We’ve got bugs…and cheese! Now that we have your attention. Can we perhaps interest you in a delicacy straight from the isle of Sardinia on the Italian coast?
Read on to discover more about this unique product and learn some interesting facts about it on the way!
History of Casu Marzu
Ciao! The name hits the nail on the head in every sense of the word! Casu Marzu cheese literally means “rotten” cheese! Are you put off yet, or shall we continue? This maggot-infested cheese is a derivative of the classic Pecorino cheese.
It is said that in poverty-stricken villages in Sardinia in earlier years, the underprivileged communities were so desperate that they ingested anything they could to bust their hunger pains; this included this type of Italian cheese laden with maggots.
There is no exact recording as to when this Sardinian cheese became a rags to riches item. But it has been around for centuries, and the Sardi has been producing the primary product, pecorino, since the Bronze Age. Casu Marzu has gained infamy for being the most dangerous and illegal cheeses in the world for a number of reasons.
Who was the human founding father of this maggot cheese? Well, no one really knows for sure, but like most inventions – it probably happened by complete accident, and someone thought it a newly-created dish fit for the Gods!
How is Casu Marzu made?
What is the special ingredient in Casu Marzu? Live insect larvae that crawl in the creamy crevices in the layers of this dairy product! Let that sink in for a while!
The cheese is made from sheep’s milk, and once a pecorino wheel is made. The Casaro – “Cheesemaker” then makes holes in the pecorino wheel and lures the insects to the cheese by softening the holes with olive oil and the cheese decaying at the same time since it’s been left outside.
Which ingenious part of the animal kingdom is responsible for the expert craftsmanship of this worm cheese? Well, none other than phiophila casei, more commonly known as a tiny creature called a Black Cheese Fly. This insect lives inside the cheese, eats it, and then well…secrets out the produce! Yes, it poops the cheese back into the shell! This is precisely the reasoning behind the creamy texture on the inside of the cheese!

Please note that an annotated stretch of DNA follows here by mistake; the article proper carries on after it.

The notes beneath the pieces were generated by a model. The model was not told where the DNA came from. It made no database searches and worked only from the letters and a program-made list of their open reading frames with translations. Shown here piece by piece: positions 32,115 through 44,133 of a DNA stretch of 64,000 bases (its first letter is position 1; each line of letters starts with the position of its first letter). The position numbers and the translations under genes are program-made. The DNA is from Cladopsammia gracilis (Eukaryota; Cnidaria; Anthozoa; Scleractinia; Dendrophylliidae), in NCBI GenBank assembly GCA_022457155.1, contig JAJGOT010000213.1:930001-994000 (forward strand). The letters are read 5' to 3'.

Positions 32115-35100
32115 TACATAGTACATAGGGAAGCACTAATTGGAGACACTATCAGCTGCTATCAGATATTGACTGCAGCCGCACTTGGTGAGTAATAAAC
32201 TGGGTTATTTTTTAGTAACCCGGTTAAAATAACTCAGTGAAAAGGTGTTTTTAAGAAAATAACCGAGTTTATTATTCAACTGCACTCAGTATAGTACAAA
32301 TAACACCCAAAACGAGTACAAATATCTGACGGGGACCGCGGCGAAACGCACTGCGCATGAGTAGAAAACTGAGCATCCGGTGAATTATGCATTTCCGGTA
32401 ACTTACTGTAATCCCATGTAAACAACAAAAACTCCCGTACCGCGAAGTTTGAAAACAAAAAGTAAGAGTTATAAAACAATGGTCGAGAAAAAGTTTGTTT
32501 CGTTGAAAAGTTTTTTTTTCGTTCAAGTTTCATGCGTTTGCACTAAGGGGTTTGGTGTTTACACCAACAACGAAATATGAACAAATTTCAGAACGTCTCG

The Black Cheese Fly then lays eggs inside the cheese, and the “cheesemakers” are born (maggots). The quality of the cheese is then determined by the liquid in the center, rather than a solid, and is confirmed by the cheese…errr..crying! A block of cheese so good that it literally cries at its own beauty by producing a droplet called lagrima!
Are you grossed out yet? Not? Give your fidanzata a slice. It is known to be an aphrodisiac! The things people will do in the name of a little romance (insert eye roll).
Why is Casu Marzu banned for sale?
This Sardinian sheep milk cheese has been banned officially since circa 1962. The year 2002 saw a stricter ban enforced dubbing both the production and sale of this cheese with a stamp called ILLEGAL!
A valiant effort was executed by the Sardinian folk in 2004, in an attempt to get the judgement overruled. Unfortunately, they have not managed to succeed…as yet!
How do you know the maggot cheese is really off? When you cut it open, and the larvae are actually dead-dead!
The main reason behind the ban is the EU’s view of the maggots being that of an infestation! Truth be told, even though it might not be publicly advertised, there has to be at least a few farmers hidden away somewhere in Italy that still produces this forbidden product, even for no other reason than for them to enjoy it in their own households.
What is the price of Casu Marzu?
Due to the whisper of this maggot cheese being available on the black market, there is no surefire way of establishing its cost. One segment of information that we did manage to find suggests that one can expect to pay top dollar for this namkeen – as much as 100 dollars per pound. Then again, there is conflicting information that offers a pound for as little as 20 Euro.
The best way is to go and explore Sardinia in the pursuit of this cheese with maggots.
The final say
The jury is not out as yet as to whether this wormy cheese is safe. The Sardinians that still produce and consume it will say yes. But the medical experts will say a firm “No.” Why not try this for yourself and decide? We dare you, oh, Turophile!